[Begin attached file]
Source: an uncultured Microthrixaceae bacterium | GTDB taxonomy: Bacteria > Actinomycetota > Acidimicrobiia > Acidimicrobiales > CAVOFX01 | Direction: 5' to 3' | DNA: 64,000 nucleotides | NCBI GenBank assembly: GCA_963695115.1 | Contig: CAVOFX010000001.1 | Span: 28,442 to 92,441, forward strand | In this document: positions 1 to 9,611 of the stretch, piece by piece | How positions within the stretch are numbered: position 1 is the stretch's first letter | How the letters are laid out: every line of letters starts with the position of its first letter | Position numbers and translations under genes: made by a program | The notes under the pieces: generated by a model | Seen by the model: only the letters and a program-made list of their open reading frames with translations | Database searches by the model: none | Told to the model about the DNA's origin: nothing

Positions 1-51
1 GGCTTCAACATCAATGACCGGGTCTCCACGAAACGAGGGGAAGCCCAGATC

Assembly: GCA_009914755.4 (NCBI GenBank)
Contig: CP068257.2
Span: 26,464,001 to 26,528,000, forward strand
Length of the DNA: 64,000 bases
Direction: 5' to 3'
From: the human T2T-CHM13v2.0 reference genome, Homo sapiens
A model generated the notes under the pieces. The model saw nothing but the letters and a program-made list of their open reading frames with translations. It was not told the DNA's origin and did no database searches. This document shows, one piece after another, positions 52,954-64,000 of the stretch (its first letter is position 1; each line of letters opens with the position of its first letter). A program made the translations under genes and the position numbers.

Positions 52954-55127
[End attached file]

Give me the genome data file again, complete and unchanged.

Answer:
Source: an uncultured Microthrixaceae bacterium | GTDB taxonomy: Bacteria > Actinomycetota > Acidimicrobiia > Acidimicrobiales > CAVOFX01 | Direction: 5' to 3' | DNA: 64,000 nucleotides | NCBI GenBank assembly: GCA_963695115.1 | Contig: CAVOFX010000001.1 | Span: 28,442 to 92,441, forward strand | In this document: positions 1 to 9,611 of the stretch, piece by piece | How positions within the stretch are numbered: position 1 is the stretch's first letter | How the letters are laid out: every line of letters starts with the position of its first letter | Position numbers and translations under genes: made by a program | The notes under the pieces: generated by a model | Seen by the model: only the letters and a program-made list of their open reading frames with translations | Database searches by the model: none | Told to the model about the DNA's origin: nothing

Positions 1-51
1 GGCTTCAACATCAATGACCGGGTCTCCACGAAACGAGGGGAAGCCCAGATC

Assembly: GCA_009914755.4 (NCBI GenBank)
Contig: CP068257.2
Span: 26,464,001 to 26,528,000, forward strand
Length of the DNA: 64,000 bases
Direction: 5' to 3'
From: the human T2T-CHM13v2.0 reference genome, Homo sapiens
A model generated the notes under the pieces. The model saw nothing but the letters and a program-made list of their open reading frames with translations. It was not told the DNA's origin and did no database searches. This document shows, one piece after another, positions 52,954-64,000 of the stretch (its first letter is position 1; each line of letters opens with the position of its first letter). A program made the translations under genes and the position numbers.

Positions 52954-55127